From education to employment

Forum on Prisoner Education (FPE) Gives Green Paper Cautious Welcome

The latest green paper from the Government on providing offenders with skills training for work has received a tentative welcome from the Forum on Prisoner Education (FPE).

The FPE has long campaigned for improving the lot of offenders in the skills environment, as statistics have clearly demonstrated that the rate of re ““ offending can be dramatically reduced if better skills and education opportunities can be provided within institutions. The Forum on Prisoner Education works to improve education for offenders both in custody and in the community, and is a registered charity.

The Paper

The paper is entitled “Reducing Reoffending through Skills and Employment”, and marks the cooperation of the Department for Education and Skills (DfES), the Home Office and the Department of Work and Pensions (DWP). It is hoped by the Government that this paper will serve to illustrate their commitment to continuing to improve education for offenders.

There are four central themes of the paper. The first of these is encouraging a system to be established that supports securing employment for ex-offenders. This is tied in with ensuring a better level of skills delivery in the criminal justice system, which can be best brought to pass by “joining up” of criminal justice agencies, and the engagement of offenders in skills and employment.

Cautious Welcome from FPE

Steve Taylor, the Director of the FPE, spoke of the document in cautiously optimistic tones. Speaking after meeting with the Minister for Skills, Phil Hope MP, Mr. Taylor said: “We”re very pleased to see the Government demonstrating its commitment to improving the education of those people in our criminal justice system by publishing this Green Paper.”

However, this does not mark the end of the war but merely the beginning of the battle for the FPE. Ex ““ offenders often find they have a difficult time when facing employers often sceptical of the veracity of their reformation. He remarked: “But the Government mustnt underestimate the mountain they will have to climb to get employers on board and willing to give jobs to ex-offenders.”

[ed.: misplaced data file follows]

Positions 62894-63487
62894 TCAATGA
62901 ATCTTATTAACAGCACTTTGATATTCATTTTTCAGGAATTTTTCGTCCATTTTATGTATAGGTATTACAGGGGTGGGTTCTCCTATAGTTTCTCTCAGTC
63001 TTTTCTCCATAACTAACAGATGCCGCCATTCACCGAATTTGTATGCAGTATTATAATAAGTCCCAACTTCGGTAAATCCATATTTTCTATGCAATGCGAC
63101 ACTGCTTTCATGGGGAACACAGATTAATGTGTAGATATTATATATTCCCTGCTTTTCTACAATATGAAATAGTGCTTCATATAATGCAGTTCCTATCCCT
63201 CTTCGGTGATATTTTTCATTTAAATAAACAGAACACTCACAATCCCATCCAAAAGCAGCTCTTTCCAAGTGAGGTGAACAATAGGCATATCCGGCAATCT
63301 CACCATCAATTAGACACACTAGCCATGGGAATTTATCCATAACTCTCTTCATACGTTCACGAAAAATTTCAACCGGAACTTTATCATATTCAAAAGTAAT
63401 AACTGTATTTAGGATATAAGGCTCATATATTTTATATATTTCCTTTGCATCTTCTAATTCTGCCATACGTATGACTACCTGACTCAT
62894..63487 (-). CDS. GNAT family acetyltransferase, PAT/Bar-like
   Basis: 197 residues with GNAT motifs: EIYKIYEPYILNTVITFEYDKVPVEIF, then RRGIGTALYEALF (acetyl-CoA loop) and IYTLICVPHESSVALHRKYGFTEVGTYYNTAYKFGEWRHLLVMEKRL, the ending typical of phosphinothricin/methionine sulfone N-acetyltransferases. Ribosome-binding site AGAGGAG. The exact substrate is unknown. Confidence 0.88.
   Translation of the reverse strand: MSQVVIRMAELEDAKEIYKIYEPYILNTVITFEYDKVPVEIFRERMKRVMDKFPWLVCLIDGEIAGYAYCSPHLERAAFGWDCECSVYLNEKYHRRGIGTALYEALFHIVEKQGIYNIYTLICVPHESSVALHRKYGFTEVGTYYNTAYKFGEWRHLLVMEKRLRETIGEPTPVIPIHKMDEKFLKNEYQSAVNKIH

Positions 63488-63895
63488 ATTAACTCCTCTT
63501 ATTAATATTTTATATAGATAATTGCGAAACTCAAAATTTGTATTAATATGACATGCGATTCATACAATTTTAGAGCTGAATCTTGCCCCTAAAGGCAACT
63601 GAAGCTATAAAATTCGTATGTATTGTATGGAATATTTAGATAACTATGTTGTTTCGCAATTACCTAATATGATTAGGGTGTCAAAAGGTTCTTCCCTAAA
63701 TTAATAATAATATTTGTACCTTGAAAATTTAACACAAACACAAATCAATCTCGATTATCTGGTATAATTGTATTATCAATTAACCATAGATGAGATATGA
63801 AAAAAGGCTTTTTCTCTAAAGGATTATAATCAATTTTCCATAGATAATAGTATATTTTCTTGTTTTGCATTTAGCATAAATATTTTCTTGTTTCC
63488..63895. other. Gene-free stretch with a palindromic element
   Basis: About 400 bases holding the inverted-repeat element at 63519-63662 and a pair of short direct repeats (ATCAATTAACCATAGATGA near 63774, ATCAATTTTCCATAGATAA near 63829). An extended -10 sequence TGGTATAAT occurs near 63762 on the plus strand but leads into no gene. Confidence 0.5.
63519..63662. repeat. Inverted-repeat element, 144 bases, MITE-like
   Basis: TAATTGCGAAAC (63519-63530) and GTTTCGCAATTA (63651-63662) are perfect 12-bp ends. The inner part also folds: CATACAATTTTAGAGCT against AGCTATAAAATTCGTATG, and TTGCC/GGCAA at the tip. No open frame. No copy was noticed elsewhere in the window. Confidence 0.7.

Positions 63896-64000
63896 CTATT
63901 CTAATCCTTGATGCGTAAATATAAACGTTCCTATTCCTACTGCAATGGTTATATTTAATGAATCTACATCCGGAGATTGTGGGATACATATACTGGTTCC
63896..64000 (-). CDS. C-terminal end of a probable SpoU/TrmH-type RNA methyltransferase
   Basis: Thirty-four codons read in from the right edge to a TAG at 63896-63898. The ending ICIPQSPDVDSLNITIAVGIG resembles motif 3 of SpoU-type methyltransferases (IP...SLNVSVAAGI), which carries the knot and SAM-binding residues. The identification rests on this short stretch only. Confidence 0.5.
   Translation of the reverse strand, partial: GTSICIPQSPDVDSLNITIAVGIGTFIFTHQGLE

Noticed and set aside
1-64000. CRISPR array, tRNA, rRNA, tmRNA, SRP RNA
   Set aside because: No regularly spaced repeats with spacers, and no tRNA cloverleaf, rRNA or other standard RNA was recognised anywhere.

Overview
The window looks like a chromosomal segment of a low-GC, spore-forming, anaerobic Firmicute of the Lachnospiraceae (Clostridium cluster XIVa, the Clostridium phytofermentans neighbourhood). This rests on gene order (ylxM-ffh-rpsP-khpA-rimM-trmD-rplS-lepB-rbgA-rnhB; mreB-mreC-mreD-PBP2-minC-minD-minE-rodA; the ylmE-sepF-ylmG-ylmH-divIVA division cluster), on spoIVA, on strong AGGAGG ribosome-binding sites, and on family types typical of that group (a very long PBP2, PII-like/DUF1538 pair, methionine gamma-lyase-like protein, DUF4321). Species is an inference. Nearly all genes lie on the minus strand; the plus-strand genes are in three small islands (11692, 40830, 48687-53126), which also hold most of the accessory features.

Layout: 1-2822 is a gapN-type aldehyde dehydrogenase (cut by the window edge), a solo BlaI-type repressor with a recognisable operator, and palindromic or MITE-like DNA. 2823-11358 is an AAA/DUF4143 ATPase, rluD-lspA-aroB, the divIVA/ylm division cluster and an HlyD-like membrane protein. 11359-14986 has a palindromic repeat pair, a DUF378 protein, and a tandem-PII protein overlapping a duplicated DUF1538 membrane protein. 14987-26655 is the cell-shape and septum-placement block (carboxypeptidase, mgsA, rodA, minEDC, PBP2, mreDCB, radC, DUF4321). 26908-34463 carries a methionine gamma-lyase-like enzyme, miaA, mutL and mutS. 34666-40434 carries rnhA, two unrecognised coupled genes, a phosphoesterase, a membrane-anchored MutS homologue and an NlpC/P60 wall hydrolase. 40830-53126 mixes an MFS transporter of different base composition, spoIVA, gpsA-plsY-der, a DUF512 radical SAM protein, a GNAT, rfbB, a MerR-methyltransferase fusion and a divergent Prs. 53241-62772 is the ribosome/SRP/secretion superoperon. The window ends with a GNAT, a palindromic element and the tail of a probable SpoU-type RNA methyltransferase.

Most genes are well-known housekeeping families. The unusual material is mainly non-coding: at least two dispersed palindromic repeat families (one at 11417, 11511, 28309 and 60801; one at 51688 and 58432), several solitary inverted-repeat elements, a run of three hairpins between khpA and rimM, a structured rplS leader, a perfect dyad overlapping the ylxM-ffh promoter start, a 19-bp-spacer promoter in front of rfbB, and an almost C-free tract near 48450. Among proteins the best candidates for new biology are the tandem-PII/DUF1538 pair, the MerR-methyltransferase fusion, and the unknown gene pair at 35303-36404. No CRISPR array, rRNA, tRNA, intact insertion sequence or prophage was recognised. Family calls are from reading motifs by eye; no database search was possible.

He also commented on the lack of legislative change that the FPE believe will be crucial for changing the face of offender education, pointing out: “Given that the Home Office are in on this Paper, its a crying shame that they havent decided to legislate to amend the Rehabilitation of Offenders Act, which continues to put barriers in front of ex-offenders seeking work.”

Mr. Taylor is also very concerned that too much weight is being given to specific areas of the employment market in offender skills training. He said: “It”d be rather insulting of Government to suggest that all prisoners will want to be builders or painters and decorators. A large number of prisoners will want to study more academic – rather than vocational – qualifications, often through distance learning. Higher education must not be lost in this process.”

Jethro Marsh

Is this far enough, or just one very small step forward? Tell us in the FE Blog

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